After more than a year of local and state politicians campaigning around the country, the midterm elections are finally over and the results are in. The much-discussed “blue wave” dominated in states like Nevada, Wisconsin, and Michigan, but failed to reach key races in Florida, Texas, Georgia — and Ohio. Regardless of whether or not you are pleased with Tuesday’s outcome, now is not the time to rest.
The midterm election results show us a couple of things. First, there are many voters in key states who are discontent with the Republican Party and have mobilized to create change. This phenomenon was exemplified in Texas, where Democrats campaigned on both a state and national level for Representative Beto O’Rourke in his uphill battle to unseat Senator Ted Cruz. Conversely, we also learned Tuesday that there are many voters in key states, like Ohio, who are happy with the direction in which our country is headed — or at least content to wait and see. Second, the results reveal that there are some generally blue states that may not continue to elect Democratic leadership. For example, the governor’s race in Connecticut — which was supposed to be an easy win for Democrat Ned Lamont — ended up being a much closer race than anticipated, with his opponent, Bob Stefanowski, leading in the polls at various moments throughout election night. Third, and most importantly, the election shows us the need for institutional change to our electoral system.
In the two years following Donald Trump’s election, Democrats around the country banked on voter turnout as a way to take back the House of Representatives and the Senate in 2018. The theory was simple. If Democrats raise enough money, run excellent campaigns, and get out the vote, there won’t just be a blue wave, there will be a blue tsunami. And this is exactly what Democrats did. Democrats overwhelmingly out-fundraised Republicans with the help of small donor donations by using fundraising technology like ActBlue. Democrats executed well-run campaigns in highly competitive counties, districts, and states across the country. Early voting numbers far surpassed those from the 2014 midterm election. However, even with these accomplishments, there was no overwhelming blue wave that many Democratic optimists had hoped for.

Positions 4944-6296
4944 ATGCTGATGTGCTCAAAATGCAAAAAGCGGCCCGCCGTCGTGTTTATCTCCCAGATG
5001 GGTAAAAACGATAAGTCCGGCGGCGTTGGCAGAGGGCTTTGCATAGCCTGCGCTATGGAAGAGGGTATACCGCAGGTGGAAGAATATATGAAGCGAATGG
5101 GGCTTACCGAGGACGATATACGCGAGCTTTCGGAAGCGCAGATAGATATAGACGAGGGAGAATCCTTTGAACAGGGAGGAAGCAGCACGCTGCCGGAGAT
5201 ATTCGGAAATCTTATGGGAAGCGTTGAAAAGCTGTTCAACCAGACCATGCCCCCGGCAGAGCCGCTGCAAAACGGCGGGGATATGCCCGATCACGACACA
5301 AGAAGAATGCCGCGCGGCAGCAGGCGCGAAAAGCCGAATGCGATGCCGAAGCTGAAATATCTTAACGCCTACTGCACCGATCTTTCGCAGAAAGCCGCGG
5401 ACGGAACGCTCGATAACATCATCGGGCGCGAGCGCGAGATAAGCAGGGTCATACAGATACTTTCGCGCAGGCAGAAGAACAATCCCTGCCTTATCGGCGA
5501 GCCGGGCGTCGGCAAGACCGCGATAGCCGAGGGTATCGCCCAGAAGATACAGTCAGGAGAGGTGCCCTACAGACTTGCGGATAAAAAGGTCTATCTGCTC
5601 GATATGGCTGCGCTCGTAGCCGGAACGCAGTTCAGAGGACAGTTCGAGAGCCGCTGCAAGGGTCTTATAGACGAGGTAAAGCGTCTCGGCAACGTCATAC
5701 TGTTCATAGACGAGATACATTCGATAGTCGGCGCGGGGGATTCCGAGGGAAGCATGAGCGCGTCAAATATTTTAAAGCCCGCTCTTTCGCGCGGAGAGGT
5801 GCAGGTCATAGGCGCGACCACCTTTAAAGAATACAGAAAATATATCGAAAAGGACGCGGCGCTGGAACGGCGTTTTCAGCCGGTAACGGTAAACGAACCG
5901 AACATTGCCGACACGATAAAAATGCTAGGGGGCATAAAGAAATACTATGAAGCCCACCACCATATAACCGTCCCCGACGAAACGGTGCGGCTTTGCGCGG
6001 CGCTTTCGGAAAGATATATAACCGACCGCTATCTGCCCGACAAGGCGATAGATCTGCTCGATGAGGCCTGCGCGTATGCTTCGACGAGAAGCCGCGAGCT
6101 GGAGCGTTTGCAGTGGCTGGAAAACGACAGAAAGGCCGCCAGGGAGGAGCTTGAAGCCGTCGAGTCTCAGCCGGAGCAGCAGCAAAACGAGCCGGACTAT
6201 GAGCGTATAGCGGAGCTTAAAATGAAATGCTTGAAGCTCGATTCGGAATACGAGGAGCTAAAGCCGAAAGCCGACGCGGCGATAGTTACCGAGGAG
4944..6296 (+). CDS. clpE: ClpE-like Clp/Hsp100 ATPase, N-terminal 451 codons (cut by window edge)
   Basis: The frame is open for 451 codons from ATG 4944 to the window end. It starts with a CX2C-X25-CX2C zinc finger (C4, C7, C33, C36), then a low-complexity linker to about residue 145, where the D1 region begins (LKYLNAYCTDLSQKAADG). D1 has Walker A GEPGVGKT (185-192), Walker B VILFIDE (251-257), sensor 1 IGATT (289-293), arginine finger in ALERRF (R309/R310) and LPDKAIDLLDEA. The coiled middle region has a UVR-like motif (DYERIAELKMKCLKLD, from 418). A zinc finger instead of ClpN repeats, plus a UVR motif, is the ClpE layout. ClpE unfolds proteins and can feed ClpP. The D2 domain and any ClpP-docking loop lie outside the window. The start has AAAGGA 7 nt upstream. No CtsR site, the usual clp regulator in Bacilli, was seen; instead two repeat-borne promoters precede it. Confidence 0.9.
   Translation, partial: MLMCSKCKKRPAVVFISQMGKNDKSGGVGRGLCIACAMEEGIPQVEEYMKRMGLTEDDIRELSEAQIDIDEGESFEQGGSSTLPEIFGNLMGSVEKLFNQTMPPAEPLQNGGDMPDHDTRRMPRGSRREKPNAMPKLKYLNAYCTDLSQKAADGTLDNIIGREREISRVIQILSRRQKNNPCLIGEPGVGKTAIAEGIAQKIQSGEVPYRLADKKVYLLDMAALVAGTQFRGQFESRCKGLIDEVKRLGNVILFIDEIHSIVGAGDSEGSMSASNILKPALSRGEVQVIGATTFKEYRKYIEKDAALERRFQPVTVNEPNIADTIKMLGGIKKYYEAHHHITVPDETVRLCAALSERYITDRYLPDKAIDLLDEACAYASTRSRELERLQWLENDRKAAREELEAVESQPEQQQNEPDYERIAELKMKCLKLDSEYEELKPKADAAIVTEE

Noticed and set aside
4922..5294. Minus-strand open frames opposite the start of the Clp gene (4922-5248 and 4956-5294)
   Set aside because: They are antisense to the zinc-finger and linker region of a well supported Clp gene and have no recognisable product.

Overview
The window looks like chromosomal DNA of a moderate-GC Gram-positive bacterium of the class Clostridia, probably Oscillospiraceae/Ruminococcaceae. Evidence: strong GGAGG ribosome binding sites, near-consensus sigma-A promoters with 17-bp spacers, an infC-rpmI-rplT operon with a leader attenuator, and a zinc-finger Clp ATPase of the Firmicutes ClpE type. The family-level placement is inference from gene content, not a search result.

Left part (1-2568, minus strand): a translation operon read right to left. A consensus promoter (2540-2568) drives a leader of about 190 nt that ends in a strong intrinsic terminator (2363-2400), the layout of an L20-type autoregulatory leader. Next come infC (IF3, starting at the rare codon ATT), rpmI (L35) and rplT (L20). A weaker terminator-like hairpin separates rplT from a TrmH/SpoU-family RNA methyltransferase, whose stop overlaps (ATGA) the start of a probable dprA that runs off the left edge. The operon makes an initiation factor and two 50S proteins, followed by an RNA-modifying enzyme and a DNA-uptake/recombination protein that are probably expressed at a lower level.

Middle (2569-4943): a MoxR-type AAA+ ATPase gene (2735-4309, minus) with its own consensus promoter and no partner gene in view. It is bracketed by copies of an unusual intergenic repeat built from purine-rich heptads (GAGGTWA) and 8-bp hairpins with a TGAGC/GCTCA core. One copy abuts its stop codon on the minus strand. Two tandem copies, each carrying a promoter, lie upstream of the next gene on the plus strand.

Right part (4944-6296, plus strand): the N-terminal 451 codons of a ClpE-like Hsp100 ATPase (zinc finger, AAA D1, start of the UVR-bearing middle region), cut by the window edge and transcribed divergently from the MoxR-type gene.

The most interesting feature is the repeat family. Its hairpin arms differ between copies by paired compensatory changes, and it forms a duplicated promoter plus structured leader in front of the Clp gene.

If this election taught us anything, it is that the biggest enemy to true representation in our government is voter suppression. In Georgia’s gubernatorial race, Republican candidate and Secretary of State Brian Kemp used his powers as Secretary of State to put 53,000 voter registrations on hold, nearly 70 percent of which were for Black voters, by using an “exact match” system, which stops voter registrations if there are any discrepancies with other government records. In North Dakota, voter ID laws prevented thousands of Native Americans from voting, since many of them live on reservations. Many Republican leaders claim that these strict voting laws are in place to protect our elections against fraud. The truth is, these laws are instituted to oppress marginalized groups.
Many politicos will say that now that the midterm election has ended, it is time to start looking toward the 2020 presidential election. This is not wrong. Brian Walsh, president of the pro-Trump America First Action super PAC, said Wednesday, “The re-elect begins today.” Democratic politicians all over the United States have already begun exploratory committees for potential presidential runs. As someone who has worked on a political campaign, you may expect me to urge you to volunteer on a campaign. But this is not the issue we should be focusing on yet.
The voter suppression that runs rampant in many states must be addressed. As young people, we need to start mobilizing not just for one candidate, but for the eligible voters all over the country who were unable to cast their votes in the midterm election due to unreasonable voter ID laws, voter purging, restrictive voter registration, and faulty ballot machines. It is time to take a stand against the institutional oppression that prevents disenfranchised communities from having their votes matter. We cannot count on voter turnout to win elections when the very system of electing officials prevents and suppresses turnout. When you promote 2020 presidential candidates, remember that none of it will matter if we do not make it possible for every eligible voter to vote. Our democracy is rooted in the belief that every citizen has a say in our government’s leadership. In order to save our democracy, we must end voter suppression once and for all.